Egg of Trichuris vulpis
Egg of Trichuris trichura

Whipworms develop when a dog swallows whipworm eggs, passed from an infected dog. Symptoms may include diarrhea, anemia, and dehydration. The dog whipworm (Trichuris vulpis) is commonly found in the U.S. It is hard to detect at times, because the numbers of eggs shed are low, and they are shed in waves. Centrifugation is the preferred method. There are several preventives available by prescription from a veterinarian to prevent dogs from getting whipworm.

The cat whipworm is a rare parasite. In Europe, it is represented mostly by Trichuris campanula, and in North America it is Trichuris serrata more often.[7][8] Whipworm eggs found in cats in North America must be differentiated from lungworms, and from mouse whipworm eggs just passing through.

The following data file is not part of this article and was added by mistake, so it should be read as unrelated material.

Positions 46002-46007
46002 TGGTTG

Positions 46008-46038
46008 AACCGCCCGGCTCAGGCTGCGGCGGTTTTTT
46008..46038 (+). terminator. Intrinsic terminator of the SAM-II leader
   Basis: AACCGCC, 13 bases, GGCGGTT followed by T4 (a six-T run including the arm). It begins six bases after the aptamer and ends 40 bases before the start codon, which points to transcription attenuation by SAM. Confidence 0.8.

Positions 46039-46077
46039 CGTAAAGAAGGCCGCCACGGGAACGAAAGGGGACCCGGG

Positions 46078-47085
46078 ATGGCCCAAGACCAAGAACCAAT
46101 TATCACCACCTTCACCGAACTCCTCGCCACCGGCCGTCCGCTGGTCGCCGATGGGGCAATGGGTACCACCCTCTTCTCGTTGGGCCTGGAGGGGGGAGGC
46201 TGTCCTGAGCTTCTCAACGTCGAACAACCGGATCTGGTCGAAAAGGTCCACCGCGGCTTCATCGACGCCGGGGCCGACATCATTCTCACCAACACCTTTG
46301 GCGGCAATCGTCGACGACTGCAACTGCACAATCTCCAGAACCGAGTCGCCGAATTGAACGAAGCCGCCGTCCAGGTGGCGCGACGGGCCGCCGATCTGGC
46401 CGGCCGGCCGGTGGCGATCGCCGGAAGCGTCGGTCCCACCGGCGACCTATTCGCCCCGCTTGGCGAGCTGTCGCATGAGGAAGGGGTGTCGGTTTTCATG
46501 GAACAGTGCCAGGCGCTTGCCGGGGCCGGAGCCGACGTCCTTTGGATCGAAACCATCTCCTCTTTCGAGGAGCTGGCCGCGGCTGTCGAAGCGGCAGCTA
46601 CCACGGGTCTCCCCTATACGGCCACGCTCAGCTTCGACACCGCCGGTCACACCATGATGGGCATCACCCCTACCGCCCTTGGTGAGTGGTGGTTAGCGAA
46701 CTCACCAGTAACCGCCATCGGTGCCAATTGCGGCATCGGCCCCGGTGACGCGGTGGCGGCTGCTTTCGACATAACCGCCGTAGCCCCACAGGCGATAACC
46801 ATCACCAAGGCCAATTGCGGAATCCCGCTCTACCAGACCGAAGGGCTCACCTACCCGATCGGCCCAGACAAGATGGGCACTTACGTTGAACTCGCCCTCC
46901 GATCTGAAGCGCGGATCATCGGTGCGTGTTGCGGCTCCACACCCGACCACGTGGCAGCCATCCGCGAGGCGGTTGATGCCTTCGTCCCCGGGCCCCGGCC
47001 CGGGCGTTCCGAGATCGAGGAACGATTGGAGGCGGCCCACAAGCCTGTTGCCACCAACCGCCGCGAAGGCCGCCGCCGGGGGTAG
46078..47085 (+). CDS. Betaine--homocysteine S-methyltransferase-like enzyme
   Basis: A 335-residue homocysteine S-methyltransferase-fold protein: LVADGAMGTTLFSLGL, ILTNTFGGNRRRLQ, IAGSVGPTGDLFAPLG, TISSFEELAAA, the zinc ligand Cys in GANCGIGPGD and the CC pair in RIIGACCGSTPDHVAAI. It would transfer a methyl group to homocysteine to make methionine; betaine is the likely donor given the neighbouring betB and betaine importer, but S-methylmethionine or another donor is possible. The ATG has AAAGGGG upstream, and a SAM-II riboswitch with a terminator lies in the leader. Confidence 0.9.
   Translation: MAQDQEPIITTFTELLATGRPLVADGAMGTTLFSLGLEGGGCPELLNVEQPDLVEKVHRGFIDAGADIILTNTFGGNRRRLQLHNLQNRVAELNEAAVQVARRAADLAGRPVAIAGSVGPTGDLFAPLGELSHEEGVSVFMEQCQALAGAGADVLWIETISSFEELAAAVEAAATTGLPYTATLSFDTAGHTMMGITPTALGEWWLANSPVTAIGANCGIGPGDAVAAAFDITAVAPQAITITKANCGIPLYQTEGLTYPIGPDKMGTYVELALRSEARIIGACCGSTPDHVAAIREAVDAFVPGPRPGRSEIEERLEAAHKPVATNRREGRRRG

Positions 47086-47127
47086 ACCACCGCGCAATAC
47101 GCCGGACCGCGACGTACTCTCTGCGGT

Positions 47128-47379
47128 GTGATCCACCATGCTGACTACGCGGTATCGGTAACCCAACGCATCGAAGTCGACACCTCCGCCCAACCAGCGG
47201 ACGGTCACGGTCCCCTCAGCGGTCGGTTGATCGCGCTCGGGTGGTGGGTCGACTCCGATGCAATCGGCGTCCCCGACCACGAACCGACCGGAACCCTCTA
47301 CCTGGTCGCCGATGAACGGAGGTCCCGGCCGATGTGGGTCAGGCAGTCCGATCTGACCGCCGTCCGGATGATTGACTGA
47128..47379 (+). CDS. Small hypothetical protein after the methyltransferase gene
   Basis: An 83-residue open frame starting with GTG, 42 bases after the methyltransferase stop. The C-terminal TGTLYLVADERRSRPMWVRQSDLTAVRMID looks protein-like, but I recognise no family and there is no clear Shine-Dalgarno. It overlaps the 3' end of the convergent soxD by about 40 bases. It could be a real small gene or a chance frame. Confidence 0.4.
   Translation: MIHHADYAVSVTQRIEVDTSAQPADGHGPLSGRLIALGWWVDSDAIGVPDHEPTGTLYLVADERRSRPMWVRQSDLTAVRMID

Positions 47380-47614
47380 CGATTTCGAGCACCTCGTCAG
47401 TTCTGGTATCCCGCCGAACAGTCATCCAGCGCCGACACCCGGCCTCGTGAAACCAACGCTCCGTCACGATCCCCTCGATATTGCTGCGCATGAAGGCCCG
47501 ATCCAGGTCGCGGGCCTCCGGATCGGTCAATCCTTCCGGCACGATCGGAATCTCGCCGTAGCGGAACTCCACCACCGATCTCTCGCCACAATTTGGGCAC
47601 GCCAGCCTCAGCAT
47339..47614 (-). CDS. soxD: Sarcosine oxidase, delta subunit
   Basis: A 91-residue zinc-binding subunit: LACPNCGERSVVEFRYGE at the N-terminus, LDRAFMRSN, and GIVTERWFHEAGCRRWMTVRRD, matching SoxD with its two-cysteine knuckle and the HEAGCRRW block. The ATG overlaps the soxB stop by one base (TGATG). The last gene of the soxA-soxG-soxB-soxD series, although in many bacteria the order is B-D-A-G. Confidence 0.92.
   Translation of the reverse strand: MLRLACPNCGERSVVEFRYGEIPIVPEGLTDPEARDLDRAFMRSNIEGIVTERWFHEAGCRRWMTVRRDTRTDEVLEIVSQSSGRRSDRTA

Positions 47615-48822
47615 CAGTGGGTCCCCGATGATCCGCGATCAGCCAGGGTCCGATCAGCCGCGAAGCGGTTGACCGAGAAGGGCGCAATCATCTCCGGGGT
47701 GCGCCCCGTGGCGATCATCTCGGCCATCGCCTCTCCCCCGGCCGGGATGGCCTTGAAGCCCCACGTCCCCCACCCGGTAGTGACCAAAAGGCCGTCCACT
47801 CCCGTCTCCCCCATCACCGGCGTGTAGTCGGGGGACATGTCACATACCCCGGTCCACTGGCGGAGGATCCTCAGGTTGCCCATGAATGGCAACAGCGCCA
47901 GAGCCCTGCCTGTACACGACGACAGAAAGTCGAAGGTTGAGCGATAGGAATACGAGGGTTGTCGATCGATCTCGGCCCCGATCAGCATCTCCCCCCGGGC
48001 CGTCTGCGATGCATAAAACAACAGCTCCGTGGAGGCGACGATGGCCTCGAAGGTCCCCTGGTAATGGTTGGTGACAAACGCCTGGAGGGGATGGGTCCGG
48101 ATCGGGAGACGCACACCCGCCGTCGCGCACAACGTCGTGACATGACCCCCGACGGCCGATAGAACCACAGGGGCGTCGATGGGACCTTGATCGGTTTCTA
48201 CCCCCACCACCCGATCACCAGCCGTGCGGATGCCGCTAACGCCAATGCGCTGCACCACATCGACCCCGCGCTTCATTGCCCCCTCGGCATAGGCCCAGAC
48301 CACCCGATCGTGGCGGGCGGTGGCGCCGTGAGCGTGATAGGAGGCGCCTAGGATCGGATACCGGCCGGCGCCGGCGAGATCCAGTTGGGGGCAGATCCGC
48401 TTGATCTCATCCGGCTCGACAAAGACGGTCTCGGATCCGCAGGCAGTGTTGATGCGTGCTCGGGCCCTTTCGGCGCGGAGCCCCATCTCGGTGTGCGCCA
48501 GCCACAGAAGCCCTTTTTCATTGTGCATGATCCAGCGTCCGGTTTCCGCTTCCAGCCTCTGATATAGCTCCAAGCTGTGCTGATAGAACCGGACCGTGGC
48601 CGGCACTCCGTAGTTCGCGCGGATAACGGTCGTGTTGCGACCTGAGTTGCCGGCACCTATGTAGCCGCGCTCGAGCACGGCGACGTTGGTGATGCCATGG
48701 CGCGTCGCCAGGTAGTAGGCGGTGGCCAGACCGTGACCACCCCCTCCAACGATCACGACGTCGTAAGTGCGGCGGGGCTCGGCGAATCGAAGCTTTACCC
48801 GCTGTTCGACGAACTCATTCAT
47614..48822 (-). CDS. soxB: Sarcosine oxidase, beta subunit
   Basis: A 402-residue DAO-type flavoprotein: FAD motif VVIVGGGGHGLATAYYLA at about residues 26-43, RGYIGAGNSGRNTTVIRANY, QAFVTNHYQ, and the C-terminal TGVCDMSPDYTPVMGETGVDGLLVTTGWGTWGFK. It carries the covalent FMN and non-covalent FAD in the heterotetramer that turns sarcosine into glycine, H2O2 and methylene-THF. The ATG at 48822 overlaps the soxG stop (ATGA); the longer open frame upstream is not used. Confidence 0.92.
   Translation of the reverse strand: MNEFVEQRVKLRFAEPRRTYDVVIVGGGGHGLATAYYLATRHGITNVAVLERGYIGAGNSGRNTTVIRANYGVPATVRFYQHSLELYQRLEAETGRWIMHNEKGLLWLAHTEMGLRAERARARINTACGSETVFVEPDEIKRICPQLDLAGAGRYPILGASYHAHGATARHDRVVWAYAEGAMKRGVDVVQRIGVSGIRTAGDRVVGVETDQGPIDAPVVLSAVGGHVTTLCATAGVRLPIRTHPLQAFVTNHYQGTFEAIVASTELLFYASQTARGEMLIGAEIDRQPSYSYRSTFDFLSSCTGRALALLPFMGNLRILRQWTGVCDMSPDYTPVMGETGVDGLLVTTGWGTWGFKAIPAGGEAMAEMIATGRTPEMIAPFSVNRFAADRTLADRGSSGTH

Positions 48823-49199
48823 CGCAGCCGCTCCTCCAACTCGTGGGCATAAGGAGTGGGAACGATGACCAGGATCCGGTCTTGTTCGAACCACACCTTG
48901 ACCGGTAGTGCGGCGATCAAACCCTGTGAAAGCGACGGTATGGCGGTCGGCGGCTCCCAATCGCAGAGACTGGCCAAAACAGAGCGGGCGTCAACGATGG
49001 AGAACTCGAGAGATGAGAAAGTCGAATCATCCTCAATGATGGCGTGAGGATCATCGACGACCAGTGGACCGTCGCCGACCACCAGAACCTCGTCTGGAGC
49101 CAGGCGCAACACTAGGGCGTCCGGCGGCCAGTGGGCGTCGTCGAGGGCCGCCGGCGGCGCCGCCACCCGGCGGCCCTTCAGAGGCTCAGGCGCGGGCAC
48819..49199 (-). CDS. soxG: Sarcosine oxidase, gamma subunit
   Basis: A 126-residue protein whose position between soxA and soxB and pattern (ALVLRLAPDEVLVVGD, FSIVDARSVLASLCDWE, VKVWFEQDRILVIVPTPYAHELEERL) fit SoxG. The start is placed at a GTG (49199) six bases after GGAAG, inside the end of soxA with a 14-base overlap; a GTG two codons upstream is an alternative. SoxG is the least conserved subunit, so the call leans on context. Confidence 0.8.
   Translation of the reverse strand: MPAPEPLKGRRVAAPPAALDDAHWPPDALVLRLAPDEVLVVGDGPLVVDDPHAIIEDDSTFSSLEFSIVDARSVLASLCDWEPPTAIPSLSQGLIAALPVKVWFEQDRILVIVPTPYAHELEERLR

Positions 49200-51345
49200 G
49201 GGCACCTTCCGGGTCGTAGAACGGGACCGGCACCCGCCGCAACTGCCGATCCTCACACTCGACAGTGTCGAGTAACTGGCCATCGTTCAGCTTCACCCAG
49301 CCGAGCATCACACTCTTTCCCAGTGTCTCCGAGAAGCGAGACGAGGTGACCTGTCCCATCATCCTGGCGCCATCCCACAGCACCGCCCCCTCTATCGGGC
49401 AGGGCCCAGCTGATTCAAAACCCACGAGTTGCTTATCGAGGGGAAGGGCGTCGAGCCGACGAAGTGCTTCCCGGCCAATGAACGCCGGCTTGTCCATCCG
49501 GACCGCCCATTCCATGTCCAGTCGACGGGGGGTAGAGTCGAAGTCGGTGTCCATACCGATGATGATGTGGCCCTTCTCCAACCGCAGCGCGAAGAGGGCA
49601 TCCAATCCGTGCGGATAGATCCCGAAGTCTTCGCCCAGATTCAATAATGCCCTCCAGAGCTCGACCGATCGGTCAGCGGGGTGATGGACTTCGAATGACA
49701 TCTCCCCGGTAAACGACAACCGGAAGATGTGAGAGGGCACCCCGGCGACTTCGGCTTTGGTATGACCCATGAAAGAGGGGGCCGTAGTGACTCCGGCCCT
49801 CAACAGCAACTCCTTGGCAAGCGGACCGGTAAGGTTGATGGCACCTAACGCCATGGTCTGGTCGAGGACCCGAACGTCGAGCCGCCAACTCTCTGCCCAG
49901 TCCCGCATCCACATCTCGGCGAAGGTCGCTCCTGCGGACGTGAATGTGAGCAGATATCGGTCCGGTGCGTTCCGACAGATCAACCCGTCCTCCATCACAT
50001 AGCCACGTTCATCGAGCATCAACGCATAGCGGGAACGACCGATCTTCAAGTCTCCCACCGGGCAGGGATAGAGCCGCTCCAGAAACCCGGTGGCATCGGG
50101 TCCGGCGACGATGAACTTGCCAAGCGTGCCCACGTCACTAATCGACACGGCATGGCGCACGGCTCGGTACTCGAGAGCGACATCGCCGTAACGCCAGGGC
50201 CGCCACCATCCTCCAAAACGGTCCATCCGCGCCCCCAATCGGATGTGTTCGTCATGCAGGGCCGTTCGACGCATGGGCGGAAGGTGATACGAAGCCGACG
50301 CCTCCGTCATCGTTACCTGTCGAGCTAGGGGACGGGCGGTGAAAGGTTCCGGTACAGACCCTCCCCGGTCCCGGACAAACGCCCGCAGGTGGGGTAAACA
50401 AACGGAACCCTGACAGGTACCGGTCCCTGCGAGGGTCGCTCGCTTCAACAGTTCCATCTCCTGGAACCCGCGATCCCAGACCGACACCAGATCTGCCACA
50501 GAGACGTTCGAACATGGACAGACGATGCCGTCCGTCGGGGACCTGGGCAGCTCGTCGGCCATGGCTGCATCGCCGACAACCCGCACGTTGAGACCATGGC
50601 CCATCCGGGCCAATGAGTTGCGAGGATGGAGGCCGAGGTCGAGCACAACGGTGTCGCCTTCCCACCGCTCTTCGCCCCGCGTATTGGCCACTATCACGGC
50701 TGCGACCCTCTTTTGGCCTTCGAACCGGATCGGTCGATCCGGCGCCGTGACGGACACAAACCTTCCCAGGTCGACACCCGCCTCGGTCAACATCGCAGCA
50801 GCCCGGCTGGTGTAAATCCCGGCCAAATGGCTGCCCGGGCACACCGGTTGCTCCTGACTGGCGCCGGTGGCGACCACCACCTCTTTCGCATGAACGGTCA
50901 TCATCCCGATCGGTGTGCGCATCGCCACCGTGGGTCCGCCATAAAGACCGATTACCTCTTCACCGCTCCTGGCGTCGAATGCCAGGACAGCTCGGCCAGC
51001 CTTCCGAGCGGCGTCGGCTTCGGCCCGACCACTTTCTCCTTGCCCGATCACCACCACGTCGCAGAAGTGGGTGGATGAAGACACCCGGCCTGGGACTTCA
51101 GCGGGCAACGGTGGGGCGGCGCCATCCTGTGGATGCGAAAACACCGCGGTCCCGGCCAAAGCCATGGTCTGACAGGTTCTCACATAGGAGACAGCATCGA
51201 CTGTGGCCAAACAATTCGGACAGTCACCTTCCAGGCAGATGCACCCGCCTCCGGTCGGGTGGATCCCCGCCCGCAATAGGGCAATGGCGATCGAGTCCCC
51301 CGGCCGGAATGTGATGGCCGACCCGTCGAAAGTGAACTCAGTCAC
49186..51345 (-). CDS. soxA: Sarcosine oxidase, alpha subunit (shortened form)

Whipworm as a therapeutic agent for IBD and other inflammatory disorders

The hygiene hypothesis suggests that various immunological disorders that have been observed in humans only within the last 100 years, such as Crohn's disease, or that have become more common during that period as hygienic practices have become more widespread, may result from a lack of exposure to parasitic worms (also called helminths) during childhood. The use of Trichuris suis ova (TSO, or pig whipworm eggs) by Weinstock, et al., as a therapy for treating Crohn's disease[9][10][11] and to a lesser extent ulcerative colitis[12] are two examples that support this hypothesis. There is also anecdotal evidence that treatment of inflammatory bowel disease (IBD) with TSO decreases the incidence of asthma,[13] allergy,[14] and other inflammatory disorders.[citation needed] Some scientific evidence suggests that the course of multiple sclerosis may be very favorably altered by helminth infection;[15] TSO is being studied as a treatment for this disease.[16]